3,1,4 run TMA !

2

*,*,*

4

An Instructive Variant:Team Project

2,3,4

1

1,2,4

3

3,1,4 run TMA !

2

*,*,*

4

No Stable Teaming Possible

2,3,4

1

1,2,4

3

Stability run TMA !

• Amazingly, stable pairings do always exist in the bipartite relations.

• Insight: We must make sure our arguments do not apply to the class project case, since we know all arguments must fail in that case.

REFERENCES run TMA !

• D. Gale and L. S. Shapley, College admissions and the stability of marriage, American Mathematical Monthly 69 (1962), 9-15

• Dan Gusfield and Robert W. Irving, The Stable Marriage Problem: Structures and Algorithms, MIT Press, 1989

History: When Markets fail run TMA !

• 1900

• Idea of hospitals having residents (then called “interns”)

• Over the next few decades

• Intense competition among hospitals for an inadequate supply of residents

• Each hospital makes offers independently

• Process degenerates into a race. Hospitals steadily advancing date at which they finalize binding contracts

History: When Markets fail run TMA !

• 1944 Absurd Situation. Appointments being made 2 years ahead of time!

• All parties were unhappy

• Medical schools stop releasing any information about students before some reasonable date

• Did this fix the situation?

History: When Markets fail run TMA !

• 1944 Absurd Situation. Appointments being made 2 years ahead of time!

• All parties were unhappy

• Medical schools stop releasing any information about students before some reasonable date

• Offers were made at a more reasonable date, but new problems developed

History: When Markets fail run TMA !

• 1945-1949 Just As Competitive

• Hospitals started putting time limits on offers

• Time limit gets down to 12 hours

• Lots of unhappy people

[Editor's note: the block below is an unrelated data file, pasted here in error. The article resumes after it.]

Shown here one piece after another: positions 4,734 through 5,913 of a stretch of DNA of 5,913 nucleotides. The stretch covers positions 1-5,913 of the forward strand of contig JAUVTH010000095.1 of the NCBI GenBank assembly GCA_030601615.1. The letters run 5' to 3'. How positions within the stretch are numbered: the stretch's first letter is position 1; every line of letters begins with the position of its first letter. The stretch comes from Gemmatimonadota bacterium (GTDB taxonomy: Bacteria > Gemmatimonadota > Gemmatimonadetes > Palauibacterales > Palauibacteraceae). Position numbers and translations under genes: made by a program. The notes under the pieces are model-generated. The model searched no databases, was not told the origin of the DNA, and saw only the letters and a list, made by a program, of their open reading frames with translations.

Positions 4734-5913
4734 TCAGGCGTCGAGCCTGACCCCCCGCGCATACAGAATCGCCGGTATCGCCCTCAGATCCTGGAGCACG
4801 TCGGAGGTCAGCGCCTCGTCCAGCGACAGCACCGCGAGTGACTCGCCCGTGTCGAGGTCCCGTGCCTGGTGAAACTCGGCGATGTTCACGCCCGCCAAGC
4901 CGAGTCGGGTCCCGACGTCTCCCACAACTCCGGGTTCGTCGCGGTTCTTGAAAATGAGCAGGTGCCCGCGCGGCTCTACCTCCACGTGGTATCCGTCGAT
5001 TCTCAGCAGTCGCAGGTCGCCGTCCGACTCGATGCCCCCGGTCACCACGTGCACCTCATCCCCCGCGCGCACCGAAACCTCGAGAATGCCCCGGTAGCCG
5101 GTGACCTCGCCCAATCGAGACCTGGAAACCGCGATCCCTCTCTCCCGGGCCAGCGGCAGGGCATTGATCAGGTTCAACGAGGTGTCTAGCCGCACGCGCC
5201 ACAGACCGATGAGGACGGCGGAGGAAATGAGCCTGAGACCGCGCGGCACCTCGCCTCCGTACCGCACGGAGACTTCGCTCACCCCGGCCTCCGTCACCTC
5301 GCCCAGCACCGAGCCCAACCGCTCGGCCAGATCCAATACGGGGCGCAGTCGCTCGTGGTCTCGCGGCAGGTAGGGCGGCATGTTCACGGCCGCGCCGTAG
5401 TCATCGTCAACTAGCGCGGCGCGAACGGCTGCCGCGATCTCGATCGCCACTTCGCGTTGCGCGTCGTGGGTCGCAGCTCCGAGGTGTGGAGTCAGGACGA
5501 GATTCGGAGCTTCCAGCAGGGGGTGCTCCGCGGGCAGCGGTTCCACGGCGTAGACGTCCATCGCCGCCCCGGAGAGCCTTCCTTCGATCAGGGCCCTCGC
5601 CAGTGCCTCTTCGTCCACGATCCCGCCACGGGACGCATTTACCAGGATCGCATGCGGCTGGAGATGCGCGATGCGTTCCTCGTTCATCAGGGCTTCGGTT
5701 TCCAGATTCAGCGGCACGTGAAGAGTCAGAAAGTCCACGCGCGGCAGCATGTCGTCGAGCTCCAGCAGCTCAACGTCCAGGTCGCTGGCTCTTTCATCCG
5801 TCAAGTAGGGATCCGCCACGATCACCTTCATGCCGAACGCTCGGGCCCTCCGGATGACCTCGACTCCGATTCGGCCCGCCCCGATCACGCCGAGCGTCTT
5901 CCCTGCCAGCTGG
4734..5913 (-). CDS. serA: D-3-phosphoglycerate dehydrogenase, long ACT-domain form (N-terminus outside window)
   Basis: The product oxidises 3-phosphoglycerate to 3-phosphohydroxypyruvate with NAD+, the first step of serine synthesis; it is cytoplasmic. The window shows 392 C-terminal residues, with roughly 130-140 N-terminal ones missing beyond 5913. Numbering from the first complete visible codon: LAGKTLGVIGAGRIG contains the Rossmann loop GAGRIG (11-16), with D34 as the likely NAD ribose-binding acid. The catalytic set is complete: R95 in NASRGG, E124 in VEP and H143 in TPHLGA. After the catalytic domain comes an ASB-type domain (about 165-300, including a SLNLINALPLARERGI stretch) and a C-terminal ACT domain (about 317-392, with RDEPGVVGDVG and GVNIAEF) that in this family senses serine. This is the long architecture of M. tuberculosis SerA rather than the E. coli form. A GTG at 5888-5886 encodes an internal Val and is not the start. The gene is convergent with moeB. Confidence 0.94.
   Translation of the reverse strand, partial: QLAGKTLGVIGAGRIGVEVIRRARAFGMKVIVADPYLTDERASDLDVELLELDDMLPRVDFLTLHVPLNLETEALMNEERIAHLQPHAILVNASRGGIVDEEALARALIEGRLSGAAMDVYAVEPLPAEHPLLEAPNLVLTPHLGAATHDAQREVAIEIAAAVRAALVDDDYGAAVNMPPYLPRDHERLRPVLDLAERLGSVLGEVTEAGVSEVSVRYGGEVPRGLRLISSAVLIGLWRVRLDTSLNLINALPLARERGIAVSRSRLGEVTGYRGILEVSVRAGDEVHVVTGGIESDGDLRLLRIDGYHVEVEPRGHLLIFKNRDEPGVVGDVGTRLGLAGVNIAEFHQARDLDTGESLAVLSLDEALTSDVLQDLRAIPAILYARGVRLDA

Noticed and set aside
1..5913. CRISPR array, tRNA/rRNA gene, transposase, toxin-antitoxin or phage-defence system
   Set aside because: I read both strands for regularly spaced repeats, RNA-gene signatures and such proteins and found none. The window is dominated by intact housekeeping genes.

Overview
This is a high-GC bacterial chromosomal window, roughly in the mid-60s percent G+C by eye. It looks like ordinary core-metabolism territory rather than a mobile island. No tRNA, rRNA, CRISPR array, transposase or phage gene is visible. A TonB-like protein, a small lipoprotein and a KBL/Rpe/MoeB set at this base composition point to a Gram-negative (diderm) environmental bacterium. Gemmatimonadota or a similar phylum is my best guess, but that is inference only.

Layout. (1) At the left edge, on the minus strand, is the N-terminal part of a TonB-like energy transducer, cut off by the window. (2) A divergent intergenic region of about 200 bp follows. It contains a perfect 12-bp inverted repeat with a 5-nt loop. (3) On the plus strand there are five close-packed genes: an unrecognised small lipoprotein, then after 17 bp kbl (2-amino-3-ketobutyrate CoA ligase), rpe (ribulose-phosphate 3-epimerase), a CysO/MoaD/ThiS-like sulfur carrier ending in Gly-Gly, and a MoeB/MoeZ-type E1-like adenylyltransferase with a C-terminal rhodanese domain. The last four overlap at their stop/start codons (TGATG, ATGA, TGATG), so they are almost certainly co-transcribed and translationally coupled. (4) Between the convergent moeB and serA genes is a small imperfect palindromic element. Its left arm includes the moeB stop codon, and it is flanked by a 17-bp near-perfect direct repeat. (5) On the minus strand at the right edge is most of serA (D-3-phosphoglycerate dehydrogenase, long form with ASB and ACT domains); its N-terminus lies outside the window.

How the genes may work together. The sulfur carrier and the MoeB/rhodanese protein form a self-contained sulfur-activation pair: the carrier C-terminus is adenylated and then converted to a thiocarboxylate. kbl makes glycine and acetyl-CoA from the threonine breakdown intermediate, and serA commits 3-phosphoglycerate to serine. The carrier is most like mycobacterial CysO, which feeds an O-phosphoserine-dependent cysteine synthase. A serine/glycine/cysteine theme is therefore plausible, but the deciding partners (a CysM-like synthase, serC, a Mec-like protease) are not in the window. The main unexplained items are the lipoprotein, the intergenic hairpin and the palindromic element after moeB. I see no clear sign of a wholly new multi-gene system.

• Many instabilities resulting from lack of cooperation

History: When Markets fail run TMA !

• 1950 Centralized System

• Each hospital ranks residents

• Each resident ranks hospitals

• National Resident Matching Program produces a pairing

Whoops! The pairings were not always stable. By 1952 the algorithm was the TMA (hospital-optimal) and therefore stable.

History Repeats Itself! run TMA !NY TIMES, March 17, 1989

• “The once decorous process by which federal judges select their law clerks has degenerated into a free-for-all in which some of the judges scramble for the top law school students . . .”

• “The judges have steadily pushed up the hiring process . . .”

• “Offered some jobs as early as February of the second year of law school . . .”

• “On the basis of fewer grades and flimsier evidence . . .”

NY TIMES run TMA !

• “Law of the jungle reigns . . “

• The association of American Law Schools agreed not to hire before September of the third year . . .

• Some extend offers from only a few hours, a practice known in the clerkship vernacular as a “short fuse” or a “hold up”.

• Judge Winter offered a Yale student a clerkship at 11:35 and gave her until noon to accept . . . At 11:55 . . he withdrew his offer